Monroe confirmed: “When I woke up this morning, I found that my inbox was full of complaints from users. My application could not be launched, and it would crash upon launch.
Editor’s note: This article is from Tencent Technology, reviewing Golden Deer.
On August 5, as Apple continues to face disputes over app store policies and commissions, software developer Charlie Monroe recently revealed that The company banned all his applications without warning. Although his ten MacOS applications and two iOS applications can continue to be purchased on the App Store, Apple has stopped their launch.
Monroe confirmed: “When I woke up this morning, I found that my inbox was full of complaints from users. My application failed to start and crashed when I started. After investigation, I found that Apple had suspended me Distribution certificate, which usually causes the application to be banned remotely. When I log in to my developer account, it will ask me to register for the Apple Developer Program. I don’t seem to participate in this program anymore. However, I’m on the App Store ‘S applications are still available.”
Monroe said that since then, Apple has not issued any prior warnings or provided any explanation. He said: “No one wrote me to explain any reason, no one called me, and no one warned me before the certificate was revoked.”
Monroe has tried all the methods of contacting Apple that are open to developers, but none of them have worked, including telephone support, which is usually the fastest. He explained: “They provide phone calls. You can fill in your own phone number. They said they would call you back within a minute, but nothing happened and no one called, and more than six hours have passed. “
Monroe said: “One day, when you woke up, you found that your business was blocked without any explanation or warning. This is abnormal.” Until about eight and a half hours later, Monroe finally managed Contacted Apple. But he said: “The people who received said that they didn’t know anything about it and would report this to their internal team, and they would contact me further.”
One week before this incident, Apple CEO Tim Cook and his colleagues at Google, Facebook, and Amazon were required to testify before the U.S. House of Representatives on antitrust issues. Although the question of the House of Representatives does not seem to have much effect, the issues involved in the hearing are crucial. In Apple’s case, it is mainly related to the company’s app store policy and its relationship with sales through the app store.It is related to the way the app developer works. According to reports, these allegations include arbitrary changes to the rules and whether Apple has effectively created a monopoly.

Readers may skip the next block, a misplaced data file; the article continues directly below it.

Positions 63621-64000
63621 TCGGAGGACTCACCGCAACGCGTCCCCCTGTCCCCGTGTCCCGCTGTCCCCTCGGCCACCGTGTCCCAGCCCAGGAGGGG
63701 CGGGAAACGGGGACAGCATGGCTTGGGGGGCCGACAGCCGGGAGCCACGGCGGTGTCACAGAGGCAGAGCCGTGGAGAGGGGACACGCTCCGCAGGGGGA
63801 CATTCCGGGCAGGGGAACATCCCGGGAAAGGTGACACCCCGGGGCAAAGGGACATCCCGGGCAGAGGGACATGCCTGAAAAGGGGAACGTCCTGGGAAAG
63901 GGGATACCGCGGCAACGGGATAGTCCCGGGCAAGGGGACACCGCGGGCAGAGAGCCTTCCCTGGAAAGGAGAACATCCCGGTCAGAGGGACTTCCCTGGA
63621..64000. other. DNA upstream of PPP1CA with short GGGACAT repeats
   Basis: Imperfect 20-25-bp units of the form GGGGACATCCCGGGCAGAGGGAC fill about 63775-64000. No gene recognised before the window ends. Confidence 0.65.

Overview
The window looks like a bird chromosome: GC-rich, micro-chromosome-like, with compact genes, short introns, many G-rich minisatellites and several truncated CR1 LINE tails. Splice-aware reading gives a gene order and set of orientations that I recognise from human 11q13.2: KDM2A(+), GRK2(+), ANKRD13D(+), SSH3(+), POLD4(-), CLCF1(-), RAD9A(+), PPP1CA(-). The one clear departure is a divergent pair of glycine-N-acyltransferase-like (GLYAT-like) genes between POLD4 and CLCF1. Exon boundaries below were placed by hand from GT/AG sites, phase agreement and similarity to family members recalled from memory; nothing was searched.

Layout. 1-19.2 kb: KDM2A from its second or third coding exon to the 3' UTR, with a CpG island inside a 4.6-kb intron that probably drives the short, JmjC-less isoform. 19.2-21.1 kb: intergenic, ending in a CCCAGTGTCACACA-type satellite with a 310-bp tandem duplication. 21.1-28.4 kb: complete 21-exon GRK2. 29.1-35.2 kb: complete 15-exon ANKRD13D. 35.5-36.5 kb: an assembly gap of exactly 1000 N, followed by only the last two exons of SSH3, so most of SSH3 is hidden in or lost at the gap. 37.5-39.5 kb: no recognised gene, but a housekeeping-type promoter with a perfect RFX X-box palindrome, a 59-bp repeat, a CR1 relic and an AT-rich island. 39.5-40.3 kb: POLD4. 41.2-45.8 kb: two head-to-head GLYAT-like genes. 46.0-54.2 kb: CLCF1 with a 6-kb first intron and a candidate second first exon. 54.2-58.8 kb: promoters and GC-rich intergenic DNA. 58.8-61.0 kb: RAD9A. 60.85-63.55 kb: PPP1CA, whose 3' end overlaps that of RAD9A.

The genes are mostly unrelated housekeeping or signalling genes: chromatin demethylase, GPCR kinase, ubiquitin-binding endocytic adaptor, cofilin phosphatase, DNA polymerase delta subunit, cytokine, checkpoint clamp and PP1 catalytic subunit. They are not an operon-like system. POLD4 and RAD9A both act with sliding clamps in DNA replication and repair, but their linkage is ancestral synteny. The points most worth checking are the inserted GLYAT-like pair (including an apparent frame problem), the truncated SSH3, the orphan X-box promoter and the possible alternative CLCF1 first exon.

Starting with MacOS Catalina, Apple has implemented a security process that requires all applications to be notarized. The purpose is to make it more difficult for malware to install on the Mac, even if it is purchased outside the Mac App Store.
Apple said in a statement on improving its Gatekeeper security features: “Mac applications, installation packages and kernel extensions signed with a developer ID must also be notarized by Apple before they can run on MacOS Catalina. This will By displaying a more streamlined Gatekeeper interface, it helps users to trust the software they download and run. No matter where they get it, they are not malware.”
Apple can revoke such certificates at any time, as the company did in the Charlie Monroe case. However, the purpose of this is to give the company the ability to shut down rogue applications, and it has had similar problems before.
In 2017, a change made by Apple, coupled with certificate expiration restrictions, caused high-profile applications such as 1Password to crash. Prior to this, developers only needed to renew their visa certificates when releasing new versions of applications, so few people paid attention to this before MacOS began to stop rolling out existing applications. Apple declined to comment.